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HMS Wolfe (1813)

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Name  HMS Wolfe
Honours and awards  War of 1812.
Renamed  HMS Montreal in 1814
Launched  1813
HMS Wolfe (1813) httpsuploadwikimediaorgwikipediacommonsthu
Builder  Kingston Royal Naval Dockyard
Reclassified  Rebuilt as transport in 1815
Fate  Ordered broken up, then ordered sold, in 1831 Presumed rotted and sunk at Kingston,

HMS Wolfe (later HMS Montreal, originally HMS Sir George Prevost) was a 20-gun freshwater sloop of war, launched at the Kingston Royal Naval Dockyard at Kingston, in Upper Canada, on 5 May 1813. She served with a crew of 220 in the British naval squadron on Engagements on Lake Ontario during the War of 1812.

After the outbreak of the war, the British Governor General of Canada, Lieutenant General Sir George Prevost ordered the construction of warships to match American ships being built at Sackett's Harbor, New York. One of the new ships laid down at Kingston was first named HMS Sir George Prevost; when launched, she was renamed HMS Wolfe.

The ship measured 637 tons, and was officially rated as having 24 guns, although rating systems of the time were notoriously loose, frequently omitting carronades. Wolfe was completed with one long 24-pounder and eight long 18-pounder guns, and four 68-pounder carronades and ten 32-pounder carronades. She had a crew of 220.

Wolfe was the flagship of the British naval commander on the Great Lakes, Commodore James Lucas Yeo. She took part in the Battle of Sackett's Harbor. After several indecisive clashes with the American squadron under Commodore Isaac Chauncey, she was badly damaged by the American ship USS General Pike on 28 August, being partly dismasted. She escaped into Burlington Bay at the western end of Lake Ontario. The Americans did not pursue, and Yeo was able to return to Kingston and make repairs.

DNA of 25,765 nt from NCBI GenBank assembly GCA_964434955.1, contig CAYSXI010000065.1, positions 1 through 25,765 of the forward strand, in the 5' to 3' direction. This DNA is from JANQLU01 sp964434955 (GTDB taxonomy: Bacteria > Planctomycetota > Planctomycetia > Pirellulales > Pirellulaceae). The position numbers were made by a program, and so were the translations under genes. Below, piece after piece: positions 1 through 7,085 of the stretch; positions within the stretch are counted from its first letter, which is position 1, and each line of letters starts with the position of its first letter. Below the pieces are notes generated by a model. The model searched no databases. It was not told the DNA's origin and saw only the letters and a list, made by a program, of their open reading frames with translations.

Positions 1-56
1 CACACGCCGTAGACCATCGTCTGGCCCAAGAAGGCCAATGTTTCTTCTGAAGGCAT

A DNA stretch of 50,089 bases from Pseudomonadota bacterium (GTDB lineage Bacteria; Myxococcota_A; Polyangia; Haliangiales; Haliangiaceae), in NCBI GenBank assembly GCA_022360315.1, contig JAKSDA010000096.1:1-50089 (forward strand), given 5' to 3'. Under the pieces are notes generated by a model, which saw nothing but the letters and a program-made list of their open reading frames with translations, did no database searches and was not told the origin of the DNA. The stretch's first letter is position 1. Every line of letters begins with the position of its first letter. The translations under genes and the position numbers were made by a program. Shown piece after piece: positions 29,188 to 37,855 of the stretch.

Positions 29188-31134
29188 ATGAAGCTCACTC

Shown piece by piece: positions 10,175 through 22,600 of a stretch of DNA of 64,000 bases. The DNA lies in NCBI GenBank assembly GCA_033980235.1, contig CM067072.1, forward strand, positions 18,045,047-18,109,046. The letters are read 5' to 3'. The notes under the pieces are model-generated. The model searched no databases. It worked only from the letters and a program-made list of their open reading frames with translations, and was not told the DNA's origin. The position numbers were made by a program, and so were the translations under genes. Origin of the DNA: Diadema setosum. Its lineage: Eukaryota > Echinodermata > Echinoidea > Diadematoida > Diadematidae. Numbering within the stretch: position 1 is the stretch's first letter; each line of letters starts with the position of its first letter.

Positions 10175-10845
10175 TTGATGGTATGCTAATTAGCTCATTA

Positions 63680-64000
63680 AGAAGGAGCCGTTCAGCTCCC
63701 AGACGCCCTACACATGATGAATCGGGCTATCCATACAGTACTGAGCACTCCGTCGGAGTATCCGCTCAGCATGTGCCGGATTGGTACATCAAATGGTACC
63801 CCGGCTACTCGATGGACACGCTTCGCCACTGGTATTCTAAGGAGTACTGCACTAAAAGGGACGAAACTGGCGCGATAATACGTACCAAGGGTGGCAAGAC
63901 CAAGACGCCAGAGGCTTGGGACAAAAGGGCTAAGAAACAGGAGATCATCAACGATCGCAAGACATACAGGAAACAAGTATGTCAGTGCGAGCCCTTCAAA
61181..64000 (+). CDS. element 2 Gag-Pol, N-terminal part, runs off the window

During the winter of 1813-1814, Wolfe was renamed HMS Montreal and rearmed, with her original medley of guns being replaced by seven long 24-pounder and eighteen long 18-pounder guns. As the British had also completed two frigates during the winter, Montreal ceased to be the British flagship. She took part in the Raid on Fort Oswego, but there was no actual fighting between the rival squadrons during 1814.

After the end of the war, Montreal was recommissioned as a transport, armed with only six cannon. She was laid up in 1817. By 1832, when the dockyard at Kingston was closed and the ships sold off, she had long since been hulked.

A sister ship, HMS Isaac Brock, had been set on fire on the slipway by the British at the Battle of York, to prevent her being captured by the Americans.

A wreck, tentatively identified being that of HMS Montreal by Parks Canada in 2006, lies in 60 feet of water near the Royal Military College of Canada in Kingston, Ontario. GPS N44.13.386 W76.27.631 It has been known by locals for over 20 years as Gaunthier's Wreck.

References

HMS Wolfe (1813) Wikipedia


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